This symposium adopts a cross-disciplinary approach to on-going debates on end-of-life care. Medical professionals, lawyers, ethicists, policy makers, humanities scholars, cultural practitioners and patient representatives will come together to consider what it might mean in today’s world to ‘die well’.The springboard for this event is Arthur Schnitzler’s medical drama Professor Bernhardi (1912), which will be performed in a new adaptation at Barts Pathology Museum on 23-25 September. The play focuses on a Jewish doctor who prevents a Catholic priest from giving the last rites to a patient who is unaware that she is dying, and takes a wry look at some of the ways in which death is embroiled in wider social structures: cultural, political and religious. The symposium takes up key questions posed by Schnitzler’s unlikely comedy and explores them from a contemporary perspective, in four panels addressing socio-cultural responses to the challenges of biomedicine; bodily practices and embodied knowledge; faith, conscience and the role of doctors; and current institutional perspectives on end-of-life care. Distinguished speakers include Baroness Ilora Finlay, Professor Jonathan Montgomery and Dr Samir Guglani.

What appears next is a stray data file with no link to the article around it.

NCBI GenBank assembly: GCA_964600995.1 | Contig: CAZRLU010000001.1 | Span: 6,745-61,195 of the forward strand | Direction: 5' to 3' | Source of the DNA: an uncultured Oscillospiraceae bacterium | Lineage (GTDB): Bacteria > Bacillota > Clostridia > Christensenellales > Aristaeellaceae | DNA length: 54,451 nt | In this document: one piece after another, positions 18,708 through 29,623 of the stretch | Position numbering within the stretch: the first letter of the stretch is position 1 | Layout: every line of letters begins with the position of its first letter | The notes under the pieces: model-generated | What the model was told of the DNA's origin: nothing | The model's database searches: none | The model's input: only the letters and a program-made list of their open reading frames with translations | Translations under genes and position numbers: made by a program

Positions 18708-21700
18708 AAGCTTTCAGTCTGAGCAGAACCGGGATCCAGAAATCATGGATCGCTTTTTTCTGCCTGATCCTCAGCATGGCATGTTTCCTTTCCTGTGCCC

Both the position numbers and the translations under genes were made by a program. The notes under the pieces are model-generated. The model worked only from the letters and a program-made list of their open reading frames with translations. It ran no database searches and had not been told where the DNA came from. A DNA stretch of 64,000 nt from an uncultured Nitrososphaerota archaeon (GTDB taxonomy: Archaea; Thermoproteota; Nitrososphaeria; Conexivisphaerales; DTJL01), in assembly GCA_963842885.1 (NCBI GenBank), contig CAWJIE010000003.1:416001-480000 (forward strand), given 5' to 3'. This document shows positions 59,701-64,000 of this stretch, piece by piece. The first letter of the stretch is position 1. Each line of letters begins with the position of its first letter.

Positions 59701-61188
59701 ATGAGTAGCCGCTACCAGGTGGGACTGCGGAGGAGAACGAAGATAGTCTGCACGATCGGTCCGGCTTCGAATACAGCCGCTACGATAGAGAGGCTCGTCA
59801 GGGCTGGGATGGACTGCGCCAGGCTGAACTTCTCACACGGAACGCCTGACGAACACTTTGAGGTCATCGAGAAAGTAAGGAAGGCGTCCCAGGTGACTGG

Theatre performance and symposium both take place in Barts Pathology Museum in London’s West Smithfield, at the heart of the historic Barts Hospital site. This remarkable space, in which over 5000 medical specimens are displayed, is not normally accessible to the public. The symposium is a collaboration between the Schnitzler Digital Edition Project, based at the Universities of Cambridge, Bristol and UCL; UCL Health Humanities Centre; and the theatre company Foreign Affairs. The symposium is open to the public and includes a performance of Arthur Schnitzler’s Professor Bernhardi by Foreign Affairs theatre company on 25 September 2015. Registration is now open. Programme and further details are available on the symposium website.